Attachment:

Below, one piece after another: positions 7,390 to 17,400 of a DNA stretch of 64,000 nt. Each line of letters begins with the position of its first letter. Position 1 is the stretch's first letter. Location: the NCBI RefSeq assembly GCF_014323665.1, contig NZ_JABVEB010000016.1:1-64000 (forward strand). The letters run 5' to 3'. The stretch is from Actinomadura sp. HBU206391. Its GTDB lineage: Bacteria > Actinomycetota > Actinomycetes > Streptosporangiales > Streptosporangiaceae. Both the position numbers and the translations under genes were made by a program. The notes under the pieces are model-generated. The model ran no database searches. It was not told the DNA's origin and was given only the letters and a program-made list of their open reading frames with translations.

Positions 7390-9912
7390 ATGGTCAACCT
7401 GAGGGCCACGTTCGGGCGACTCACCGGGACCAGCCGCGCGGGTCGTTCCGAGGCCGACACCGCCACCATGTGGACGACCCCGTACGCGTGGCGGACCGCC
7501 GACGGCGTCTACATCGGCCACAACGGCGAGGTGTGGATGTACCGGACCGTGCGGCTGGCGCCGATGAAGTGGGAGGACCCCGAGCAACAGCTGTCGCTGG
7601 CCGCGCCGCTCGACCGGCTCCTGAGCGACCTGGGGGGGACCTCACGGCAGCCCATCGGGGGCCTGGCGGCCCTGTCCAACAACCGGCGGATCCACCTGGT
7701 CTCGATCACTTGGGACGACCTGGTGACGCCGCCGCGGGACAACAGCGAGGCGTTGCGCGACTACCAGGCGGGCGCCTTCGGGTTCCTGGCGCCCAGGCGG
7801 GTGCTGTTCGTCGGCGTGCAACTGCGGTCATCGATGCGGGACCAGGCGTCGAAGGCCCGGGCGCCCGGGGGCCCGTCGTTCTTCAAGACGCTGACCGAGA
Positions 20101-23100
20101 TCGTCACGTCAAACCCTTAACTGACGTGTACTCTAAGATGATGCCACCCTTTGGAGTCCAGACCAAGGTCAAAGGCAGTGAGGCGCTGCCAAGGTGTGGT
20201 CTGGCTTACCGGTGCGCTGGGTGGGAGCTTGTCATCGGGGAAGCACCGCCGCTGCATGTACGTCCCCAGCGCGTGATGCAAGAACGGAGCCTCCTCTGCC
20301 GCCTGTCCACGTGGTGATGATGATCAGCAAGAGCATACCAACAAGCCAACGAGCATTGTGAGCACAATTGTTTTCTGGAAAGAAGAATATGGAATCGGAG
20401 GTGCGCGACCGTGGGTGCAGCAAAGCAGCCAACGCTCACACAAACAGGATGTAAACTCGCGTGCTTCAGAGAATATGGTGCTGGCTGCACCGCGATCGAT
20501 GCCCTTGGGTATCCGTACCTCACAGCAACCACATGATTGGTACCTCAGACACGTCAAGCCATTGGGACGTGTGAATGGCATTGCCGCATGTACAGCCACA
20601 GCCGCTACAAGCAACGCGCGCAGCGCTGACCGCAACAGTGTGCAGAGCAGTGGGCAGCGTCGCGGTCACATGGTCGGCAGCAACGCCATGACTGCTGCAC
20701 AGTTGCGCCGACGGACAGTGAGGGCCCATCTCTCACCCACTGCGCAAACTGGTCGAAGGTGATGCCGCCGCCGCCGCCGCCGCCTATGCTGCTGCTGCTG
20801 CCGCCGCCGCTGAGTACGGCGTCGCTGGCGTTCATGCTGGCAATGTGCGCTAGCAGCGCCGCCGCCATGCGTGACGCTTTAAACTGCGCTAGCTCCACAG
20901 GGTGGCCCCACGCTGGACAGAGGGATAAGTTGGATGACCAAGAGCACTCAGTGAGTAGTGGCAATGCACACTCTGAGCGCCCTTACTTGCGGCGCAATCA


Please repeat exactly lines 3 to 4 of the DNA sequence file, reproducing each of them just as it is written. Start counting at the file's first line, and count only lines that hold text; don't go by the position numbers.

7390 ATGGTCAACCT
7401 GAGGGCCACGTTCGGGCGACTCACCGGGACCAGCCGCGCGGGTCGTTCCGAGGCCGACACCGCCACCATGTGGACGACCCCGTACGCGTGGCGGACCGCC